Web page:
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Communications of the ACM

Communications of the ACM

Understanding ACM's Past


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Mary W. Hall

Mary W. Hall (hallmw@acm.org) is a professor in the School of Computing at the University of Utah, Salt Lake City, and the chair of ACM's History Committee.

Credit: Arnetminer.org

Computing is such a rapidly changing fieldone that is always looking ahead to the next innovative technologythat little attention has been paid to looking back toward its origins. ACM was founded in 1947 and now some 65 years later the founders of the field are largely gone and the early practitioners are aging. We know a lot about what technologies were invented, but far less about why or how. We can easily find factual information about the association's past, such as the date it was created or the officers of a Special Interest Group (SIG), but not the story behind why the SIG was formed. How do we gather such stories to share before it's too late?

These concerns prompted the creation of the ACM History Committee in 2004 by David Wise and Rick Snod-grass. The History Committee's charter is "to foster preservation and interpretation of the history of the ACM and its role in the development of computing" (see http://history.acm.org). The committee is composed of two overlapping groups: computer scientists and active representatives of ACM SIGs and committees who understand computing technology and the history of specific subfields; and computing historians and leaders of computing history organizations who understand the reasons for telling the story. This eclectic collection of expertise makes it possible for the committee to consider the many meaningful facets of ACM's rich history.

For a typical ACM member, the most visible contribution of the ACM History Committee is the recent launch of the Turing Award Web site, which announced this year's recipient Judea Pearl (see http://amturing.acm.org). In anticipation of the ACM A.M. Turing Centenary Celebration last June, the History Committee worked with ACM Headquarters staff to plan a Web site worthy of what is frequently called the "Nobel Prize in Computing." The Curator-in-Chief, Mike Williams, Professor Emeritus at University of Calgary, led an intensive effort to identify and manage over 40 authors in order to populate this site in a year's time. Designed by the Ahlgrim Design Group, the site was brought to life with the help of ACM Headquarters staff Wayne Graves and Haritini Kanthou, who implemented a framework for integrating entries from numerous sources.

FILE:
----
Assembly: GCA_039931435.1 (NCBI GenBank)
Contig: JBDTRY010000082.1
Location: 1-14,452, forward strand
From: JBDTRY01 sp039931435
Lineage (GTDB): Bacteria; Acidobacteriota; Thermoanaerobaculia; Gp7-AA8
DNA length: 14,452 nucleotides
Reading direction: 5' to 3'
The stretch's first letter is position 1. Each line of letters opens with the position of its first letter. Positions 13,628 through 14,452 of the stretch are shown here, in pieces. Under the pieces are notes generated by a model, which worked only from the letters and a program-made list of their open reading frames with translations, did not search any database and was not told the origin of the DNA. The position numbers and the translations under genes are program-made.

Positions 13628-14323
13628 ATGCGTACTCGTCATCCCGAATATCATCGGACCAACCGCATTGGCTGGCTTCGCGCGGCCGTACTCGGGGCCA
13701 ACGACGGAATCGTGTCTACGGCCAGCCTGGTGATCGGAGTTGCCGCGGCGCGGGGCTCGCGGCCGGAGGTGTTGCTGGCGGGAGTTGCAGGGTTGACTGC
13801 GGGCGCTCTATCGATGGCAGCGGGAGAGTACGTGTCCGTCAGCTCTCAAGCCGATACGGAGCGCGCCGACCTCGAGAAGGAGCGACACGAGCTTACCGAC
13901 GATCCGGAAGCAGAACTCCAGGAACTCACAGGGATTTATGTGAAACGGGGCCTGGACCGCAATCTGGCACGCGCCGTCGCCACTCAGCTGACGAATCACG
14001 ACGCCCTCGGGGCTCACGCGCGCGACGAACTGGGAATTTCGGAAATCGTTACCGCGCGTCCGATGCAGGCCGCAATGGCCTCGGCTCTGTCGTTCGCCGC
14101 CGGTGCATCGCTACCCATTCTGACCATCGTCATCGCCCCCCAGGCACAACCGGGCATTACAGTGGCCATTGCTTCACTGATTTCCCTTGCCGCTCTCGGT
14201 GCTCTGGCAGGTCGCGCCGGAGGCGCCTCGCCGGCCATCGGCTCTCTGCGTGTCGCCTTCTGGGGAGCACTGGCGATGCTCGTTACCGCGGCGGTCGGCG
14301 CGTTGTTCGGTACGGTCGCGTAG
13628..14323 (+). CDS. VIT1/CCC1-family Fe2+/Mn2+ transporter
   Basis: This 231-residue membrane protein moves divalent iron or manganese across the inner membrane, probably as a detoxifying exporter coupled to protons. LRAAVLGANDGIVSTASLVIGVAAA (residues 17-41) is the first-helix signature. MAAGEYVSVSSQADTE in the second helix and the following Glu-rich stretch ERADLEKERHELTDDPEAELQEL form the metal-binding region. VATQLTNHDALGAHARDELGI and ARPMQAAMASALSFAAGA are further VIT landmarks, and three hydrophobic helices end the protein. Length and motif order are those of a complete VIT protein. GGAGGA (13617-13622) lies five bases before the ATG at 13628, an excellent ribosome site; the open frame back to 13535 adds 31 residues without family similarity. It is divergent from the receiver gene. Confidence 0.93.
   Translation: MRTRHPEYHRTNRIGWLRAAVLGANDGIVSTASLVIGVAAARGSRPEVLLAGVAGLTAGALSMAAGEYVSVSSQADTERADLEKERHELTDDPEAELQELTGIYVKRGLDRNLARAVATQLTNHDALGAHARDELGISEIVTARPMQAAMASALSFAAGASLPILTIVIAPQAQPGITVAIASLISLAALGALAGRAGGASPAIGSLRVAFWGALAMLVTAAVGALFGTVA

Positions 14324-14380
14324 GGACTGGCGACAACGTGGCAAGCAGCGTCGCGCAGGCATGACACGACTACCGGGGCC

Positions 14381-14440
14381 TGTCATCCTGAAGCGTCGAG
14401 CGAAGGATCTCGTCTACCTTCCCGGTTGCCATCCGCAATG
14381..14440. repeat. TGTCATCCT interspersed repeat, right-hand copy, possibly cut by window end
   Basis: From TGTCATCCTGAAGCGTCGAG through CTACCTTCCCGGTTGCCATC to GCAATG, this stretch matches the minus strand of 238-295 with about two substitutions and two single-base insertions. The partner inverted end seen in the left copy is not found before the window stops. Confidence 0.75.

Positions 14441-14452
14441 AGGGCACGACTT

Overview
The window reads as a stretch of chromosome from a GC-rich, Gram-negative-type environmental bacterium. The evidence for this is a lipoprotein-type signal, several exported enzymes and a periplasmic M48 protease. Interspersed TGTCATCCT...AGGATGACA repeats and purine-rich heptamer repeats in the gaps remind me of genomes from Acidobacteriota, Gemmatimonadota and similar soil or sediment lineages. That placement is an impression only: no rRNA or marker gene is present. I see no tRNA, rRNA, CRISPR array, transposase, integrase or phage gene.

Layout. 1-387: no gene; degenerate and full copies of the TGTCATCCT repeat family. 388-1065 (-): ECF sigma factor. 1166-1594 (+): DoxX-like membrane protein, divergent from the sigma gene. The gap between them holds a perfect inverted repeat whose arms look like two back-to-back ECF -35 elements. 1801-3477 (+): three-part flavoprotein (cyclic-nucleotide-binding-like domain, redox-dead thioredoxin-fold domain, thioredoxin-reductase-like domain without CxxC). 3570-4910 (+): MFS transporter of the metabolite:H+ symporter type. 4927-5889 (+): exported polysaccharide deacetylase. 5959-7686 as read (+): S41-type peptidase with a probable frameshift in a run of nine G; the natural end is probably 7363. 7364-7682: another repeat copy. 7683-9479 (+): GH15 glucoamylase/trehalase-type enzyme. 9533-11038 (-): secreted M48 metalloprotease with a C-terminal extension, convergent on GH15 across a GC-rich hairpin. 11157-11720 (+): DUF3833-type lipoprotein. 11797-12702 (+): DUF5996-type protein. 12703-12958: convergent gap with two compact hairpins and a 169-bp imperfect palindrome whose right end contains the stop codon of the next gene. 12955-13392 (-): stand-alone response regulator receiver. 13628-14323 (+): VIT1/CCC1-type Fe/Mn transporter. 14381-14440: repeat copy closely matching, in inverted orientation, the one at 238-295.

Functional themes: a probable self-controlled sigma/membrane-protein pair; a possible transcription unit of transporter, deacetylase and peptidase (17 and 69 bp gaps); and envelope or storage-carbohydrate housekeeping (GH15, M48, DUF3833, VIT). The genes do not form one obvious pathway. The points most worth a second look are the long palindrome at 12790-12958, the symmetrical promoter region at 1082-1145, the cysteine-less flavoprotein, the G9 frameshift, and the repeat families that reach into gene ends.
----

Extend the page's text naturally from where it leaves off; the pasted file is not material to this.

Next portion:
Another significant project of the committee is funding travel fellowships for historical study of ACM-related archives. We have supported both junior and senior researchers, computer scientists, and historians. Recent topics include Edmund Berkeley, one of ACM's founders; ACM computer graphics; European contributions to the Open Systems Interconnection (OSI) Reference Model; and ACM's pioneering computer science curriculums. We have also commissioned a number of oral histories of Turing Award recipients, early ACM presidents, staff, volunteers, and journal editors that can be found in the ACM Digital Archive and linked from our Web site.


How do we gather such stories to share before it's too late?


If you are nearing retirement, you might be wondering what you should do with the correspondence, manuals, photos, and physical artifacts you have collected throughout your career. The items that are unique and of historical interest should be archived, but finding the pearls in an office full of boxes can be challenging. Our site offers guidelines on how to approach archiving your personal collection, which may help answer some of these questions.

Looking toward the future, a looming challenge in archiving computing history is that so much of the present is being created in the digital world, in email messages that use different mail programs, documents created by different software, and data in different formats. It may also be saved on media that has a short shelf life, for example, floppy disks from original PCs. Just being able to read these materials is technically challenging, but even more difficult is separating valuable information from the routine. How many email messages, even from Turing Awardees, are actually relevant to archiving computing history? This question of archiving electronic materials is one that will demand computing innovation not yet realized in order to examine and store our computing history.

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Author

Mary W. Hall (hallmw@acm.org) is a professor in the School of Computing at the University of Utah, Salt Lake City, and the chair of ACM's History Committee.


©2012 ACM  0001-0782/12/12

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